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Posted by on Jul 17, 2016 in TellMeWhy |

How Does a Lie Detector Work?

How Does a Lie Detector Work?

How Does a Lie Detector Work? Sometimes it is hard to determine when a person is lying. But most people feel guilty when they lie. Then they cannot control inward reactions. There may be a change in blood pressure or breathing. A polygraph, popularly referred to as a lie detector is a device that detects these hidden reactions to questions.

When a person is given a lie detector test, various parts of the machine are attached to his body. A person who falsely answers a question will usually show a change in breathing and blood pressure. He usually will not show these changes when he answers questions truthfully.

In some countries polygraphs are used as an interrogation tool with criminal suspects or candidates for sensitive public or private sector employment. US law enforcement and federal government agencies such as the FBI and the CIA and many police departments such as the LAPD use polygraph examinations to interrogate suspects and screen new employees.

Within the US federal government, a polygraph examination is also referred to as a psychophysiological detection of deception (PDD) examination. The polygraph was invented in 1921 by John Augustus Larson, a medical student at the University of California at Berkeley and a police officer of the Berkeley Police Department in Berkeley, California.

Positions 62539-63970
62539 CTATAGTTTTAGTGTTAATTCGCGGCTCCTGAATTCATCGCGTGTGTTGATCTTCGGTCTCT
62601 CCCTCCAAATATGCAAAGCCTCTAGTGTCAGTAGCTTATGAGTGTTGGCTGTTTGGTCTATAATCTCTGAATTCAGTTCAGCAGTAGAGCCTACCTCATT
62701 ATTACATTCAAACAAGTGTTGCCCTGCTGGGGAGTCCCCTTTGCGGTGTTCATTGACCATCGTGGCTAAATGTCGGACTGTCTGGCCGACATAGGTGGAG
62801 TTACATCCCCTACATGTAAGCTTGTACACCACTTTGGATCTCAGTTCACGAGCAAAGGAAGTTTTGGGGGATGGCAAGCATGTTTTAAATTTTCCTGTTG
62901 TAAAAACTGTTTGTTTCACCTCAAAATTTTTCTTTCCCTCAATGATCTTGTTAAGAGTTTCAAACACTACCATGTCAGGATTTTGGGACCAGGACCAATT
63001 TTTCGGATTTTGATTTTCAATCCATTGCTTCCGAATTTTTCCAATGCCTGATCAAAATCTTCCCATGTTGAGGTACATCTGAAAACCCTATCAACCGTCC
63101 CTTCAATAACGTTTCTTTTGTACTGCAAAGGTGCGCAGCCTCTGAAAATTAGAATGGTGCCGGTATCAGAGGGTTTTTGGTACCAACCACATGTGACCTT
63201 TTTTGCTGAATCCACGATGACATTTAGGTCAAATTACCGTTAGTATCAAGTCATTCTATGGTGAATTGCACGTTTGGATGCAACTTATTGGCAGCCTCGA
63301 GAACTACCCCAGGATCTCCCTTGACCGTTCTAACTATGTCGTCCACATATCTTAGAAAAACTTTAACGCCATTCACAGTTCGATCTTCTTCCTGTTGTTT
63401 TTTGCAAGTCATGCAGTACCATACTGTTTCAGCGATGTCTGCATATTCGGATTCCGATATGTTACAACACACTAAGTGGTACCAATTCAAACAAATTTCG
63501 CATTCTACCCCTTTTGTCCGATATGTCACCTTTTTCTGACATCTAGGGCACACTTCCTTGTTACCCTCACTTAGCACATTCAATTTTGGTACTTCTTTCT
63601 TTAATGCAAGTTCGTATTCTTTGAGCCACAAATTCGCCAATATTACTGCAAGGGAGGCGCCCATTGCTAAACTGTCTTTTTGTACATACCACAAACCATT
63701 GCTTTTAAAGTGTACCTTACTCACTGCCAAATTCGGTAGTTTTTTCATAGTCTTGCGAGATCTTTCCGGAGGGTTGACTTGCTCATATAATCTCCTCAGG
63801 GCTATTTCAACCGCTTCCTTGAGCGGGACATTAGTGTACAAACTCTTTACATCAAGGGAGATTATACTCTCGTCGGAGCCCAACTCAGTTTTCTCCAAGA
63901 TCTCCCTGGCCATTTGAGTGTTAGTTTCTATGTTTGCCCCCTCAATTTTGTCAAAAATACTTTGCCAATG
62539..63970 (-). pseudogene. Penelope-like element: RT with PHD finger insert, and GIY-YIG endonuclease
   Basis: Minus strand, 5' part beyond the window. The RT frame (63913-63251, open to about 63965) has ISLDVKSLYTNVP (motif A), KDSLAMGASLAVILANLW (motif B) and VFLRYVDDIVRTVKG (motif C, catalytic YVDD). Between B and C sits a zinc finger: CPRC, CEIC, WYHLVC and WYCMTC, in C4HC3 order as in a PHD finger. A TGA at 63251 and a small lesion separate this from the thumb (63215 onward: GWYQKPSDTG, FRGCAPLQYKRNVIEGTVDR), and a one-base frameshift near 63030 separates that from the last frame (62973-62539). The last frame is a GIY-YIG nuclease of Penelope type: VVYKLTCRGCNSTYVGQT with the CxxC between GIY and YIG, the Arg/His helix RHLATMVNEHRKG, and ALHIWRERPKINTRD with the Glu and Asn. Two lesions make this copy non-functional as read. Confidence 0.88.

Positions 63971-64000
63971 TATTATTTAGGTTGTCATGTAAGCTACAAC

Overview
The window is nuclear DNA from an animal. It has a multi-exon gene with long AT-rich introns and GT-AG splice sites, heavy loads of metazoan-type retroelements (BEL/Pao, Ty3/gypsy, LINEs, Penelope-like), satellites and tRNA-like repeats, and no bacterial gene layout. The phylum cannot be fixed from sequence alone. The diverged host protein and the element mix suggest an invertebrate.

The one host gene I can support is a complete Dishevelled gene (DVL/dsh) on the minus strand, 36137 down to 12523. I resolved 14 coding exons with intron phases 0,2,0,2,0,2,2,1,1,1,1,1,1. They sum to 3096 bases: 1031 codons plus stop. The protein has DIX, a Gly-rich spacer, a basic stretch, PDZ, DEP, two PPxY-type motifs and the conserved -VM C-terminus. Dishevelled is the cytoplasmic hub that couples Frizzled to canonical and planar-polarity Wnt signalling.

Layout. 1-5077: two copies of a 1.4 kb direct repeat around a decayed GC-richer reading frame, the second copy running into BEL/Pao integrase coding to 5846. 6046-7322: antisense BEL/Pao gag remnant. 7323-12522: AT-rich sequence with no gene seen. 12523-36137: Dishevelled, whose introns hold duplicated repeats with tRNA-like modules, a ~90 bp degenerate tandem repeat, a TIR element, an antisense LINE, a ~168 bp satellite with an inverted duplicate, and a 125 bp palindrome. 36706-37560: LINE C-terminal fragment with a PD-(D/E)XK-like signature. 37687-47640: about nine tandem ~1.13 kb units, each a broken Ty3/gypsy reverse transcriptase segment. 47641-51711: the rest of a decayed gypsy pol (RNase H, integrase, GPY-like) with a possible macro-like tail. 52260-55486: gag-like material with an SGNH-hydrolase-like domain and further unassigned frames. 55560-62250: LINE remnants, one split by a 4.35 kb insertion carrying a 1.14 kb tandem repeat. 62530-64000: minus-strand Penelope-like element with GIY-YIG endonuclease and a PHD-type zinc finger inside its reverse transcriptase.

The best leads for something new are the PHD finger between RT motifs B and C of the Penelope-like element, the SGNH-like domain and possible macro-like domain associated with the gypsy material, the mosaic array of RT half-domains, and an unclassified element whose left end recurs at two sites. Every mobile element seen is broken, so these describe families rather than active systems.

Polygraph testing is designed to analyze the physiological reactions of subjects. However, research has indicated that there is no specific physiological reaction associated with lying and that the brain activity and mechanisms associated with lying are unknown, making it difficult to identify factors that separate liars from truth tellers. Polygraph examiners also prefer to use their own individual scoring method, as opposed to computerized techniques, as they may more easily defend their own evaluations.

The validity of polygraph testing is again called in to question with the relevant-irrelevant testing technique, designed to gauge reactions of subjects against crime questions and other non-crime related questions. Studies have indicated that this questioning technique is not ideal, as many innocent subjects exert a heightened physiological reaction to the crime relevant questions.

The control question test, also known as the probable lie test, was developed to combat the issues with the relevant-irrelevant testing method. Although the relevant questions in the probable lie test are used to obtain a reaction from liars, it can also gain a reaction from the innocent subject who is afraid of false detection.

The physiological reactions that “distinguish” liars may also occur in individuals who fear a false detection, or feel passionately that they did not commit the crime. Therefore, although a physiological reaction may be occurring, the reasoning behind the response may be different. Further examination of the probable lie test has indicated that it is biased against innocent subjects. Those who are unable to think of a lie related to the relevant question will automatically fail the test.

Content for this question contributed by Kevin Dawes, resident of Pendleton, Umatilla County, Oregon, USA